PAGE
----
Tuesday, May 02, 2006

Council OK's free Downtown Wi-Fi - and I have a problem with 'cutting edge' hype

Council OK's free Downtown Wi-Fi Council President Luke Ravenstahl said the deal makes Pittsburgh 'a cutting-edge city.'
Luke, don't say such foolishness. Cutting-edge in terms of being hoodwinked.

I'm glad to see some changes. But, we're not cutting-edge. We're not even close. The deal from the PDP is going to insure Pittsburgh remains behind the times. The deal expands the digital divide and offers little of value.

Cutting edge is wi-fi on mass transit -- as they do in Japan on high-speed trains that travel 13-floors below sea level.

Cutting edge is wi-fi for free that covers the other 22 hours of a day. Not just for 120 minutes.

Cutting edge is a wi-fi digital media campus that goes to under served areas, not for the elite.

Cutting edge is wi-fi, computers and hives of information for every resident in the city who is in school. The students are cutting-edge, not office workers who won't want to log on anyway.

Wi-fi but not so high.

Cutting edge isn't a network that isn't 'secure.' I'd never log onto that network to check my email as the security is absent.

Cutting edge was 2003 when the airport had wi-fi in the food court, or 2004 when the wings of the airport went wi-fi. We've got 200 plus wi-fi hot spots for surfers to hit downtown already.

Cutting edge for Pittsburgh is what Spokane had a year or two ago. Where's the edge or the cut?

Cutting edge would be wi-fi rivers, wi-fi T-line to Overbrook and South Hills Village, and wi-fi East Busway, West Busway and swim pools.

Cutting edge would be wi-fi at higher speeds, such as what Earthlink offered. This speed is not that fast, because is 500 people push a key at the same time, we'll see a slight delay.

Cutting edge would come to the city without the foundations needing to kick in $.5 million.

Cutting edge would go higher than 2 stories. We've got downtown buildings that are higher than that. But in neighborhoods, all the buildings would be covered with the wi-fi network -- as homes are generally 2 stories high.

Cutting edge would not see prices go from $40 per month per pole to $20 per month per pole -- it would be $0 per pole per month. I don't think that the city owns most of the poles anyway. And the PDP (Pgh Downtown Partnership) could do cutting-edge by working with building owners and putting the antennae on the buildings directly.

Cutting edge is a wi-fi deal that covers the entire region if not the county. We can't even cover the entire city. This wi-fi deal is more like a pimple of coverage for wi-fi areas that exist already.

Cutting edge is what we had in the city's cable franchise agreement, years and years ago. But, we let that deal slide without oversight. We let the fruit die on the vine. Where are the broadband computers and uses at the rec centers now? FUMBLE.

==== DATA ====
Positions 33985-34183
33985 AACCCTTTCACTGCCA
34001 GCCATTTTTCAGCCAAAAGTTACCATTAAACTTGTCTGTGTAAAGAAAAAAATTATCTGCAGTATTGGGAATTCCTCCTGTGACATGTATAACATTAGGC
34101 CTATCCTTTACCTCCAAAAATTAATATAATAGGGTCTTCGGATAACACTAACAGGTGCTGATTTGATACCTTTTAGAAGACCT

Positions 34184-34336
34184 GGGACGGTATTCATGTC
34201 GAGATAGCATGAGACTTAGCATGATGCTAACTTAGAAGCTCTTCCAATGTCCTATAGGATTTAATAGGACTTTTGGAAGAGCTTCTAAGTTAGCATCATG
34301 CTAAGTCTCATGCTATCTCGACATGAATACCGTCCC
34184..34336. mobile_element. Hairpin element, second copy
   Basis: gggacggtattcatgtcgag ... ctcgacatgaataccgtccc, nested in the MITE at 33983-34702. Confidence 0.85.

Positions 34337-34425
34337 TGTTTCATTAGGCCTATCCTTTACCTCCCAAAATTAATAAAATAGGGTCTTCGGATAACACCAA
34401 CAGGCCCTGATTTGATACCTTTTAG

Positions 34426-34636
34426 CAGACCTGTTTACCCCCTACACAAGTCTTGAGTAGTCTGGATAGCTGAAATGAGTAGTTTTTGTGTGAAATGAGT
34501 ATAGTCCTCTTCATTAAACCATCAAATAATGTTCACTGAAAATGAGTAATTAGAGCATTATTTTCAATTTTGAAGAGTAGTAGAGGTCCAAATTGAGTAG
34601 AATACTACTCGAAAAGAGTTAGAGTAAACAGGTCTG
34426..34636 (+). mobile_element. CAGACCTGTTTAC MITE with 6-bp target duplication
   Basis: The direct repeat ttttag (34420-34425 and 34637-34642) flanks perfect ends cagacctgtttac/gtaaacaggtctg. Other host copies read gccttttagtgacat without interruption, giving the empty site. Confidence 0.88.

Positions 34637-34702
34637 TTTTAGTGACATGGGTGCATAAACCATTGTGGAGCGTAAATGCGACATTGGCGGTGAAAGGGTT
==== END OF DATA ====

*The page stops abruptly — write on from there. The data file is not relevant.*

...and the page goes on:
Cutting edge needs to come from people who know how to spell email. I'm not sure Mayor O'Connor can send and receive email. The drivers of cutting-edge technology need to be more than "at the table" someone at the table needs to pick up the bill. Waitstaff, fetch another round of bottled waters, be happy to be at the table for scraps, and then, pay the tab as well.

In China, everyone in the city gets free internet. Just as we all can dial 411 or 911 -- that's the level of dial up that is nearly NATION WIDE in China. That's not cutting edge. Here, you still have to pay up to $20 a month to get dial up.

Cutting edge is Internet 2.

Cutting edge would be video on demand to see the proceedings from today's city council meeting, even if you didn't catch it on your cable.

Nor is cutting edge a slots parlor, nor an all-star game for a game with steroid abusers, nor a skateboard park, nor a tunnel that is closed for 2 hours a day just to change directions of its traffic for the 600 cars that drive through it.

Let's think, we'll get wi-fi for downtown for 2 hours each day -- and that amount of time equals the time that the Wabash Tunnel is closed each day.
Council OKs Downtown Wi-Fi plan - Pittsburgh Tribune-Review: "'This is the starting point,' said Councilwoman Tonya Payne, who praised the plan.
Really, this isn't a starting point. Rather, it is the ONLY POINT. There isn't any 'phase 2' nor 'phase 3.' This is it. They came. They picked our cherries. They couldn't put Humpty together again.

In a few months, I'll be able to ask, "Where is free wi-fi in Knoxville?" And I'll be able to say, "I told you so."

Now I'm able to ask, "What about the computer labs in the Rec Centers?" We have computer rooms in Orbsby and Warrington. But there are no computer labs there. And, we offered to build them three years ago at no charge to the city. Now I'm able to say, "I told you."

I'm sick of always being right and having my city perform so poorly.

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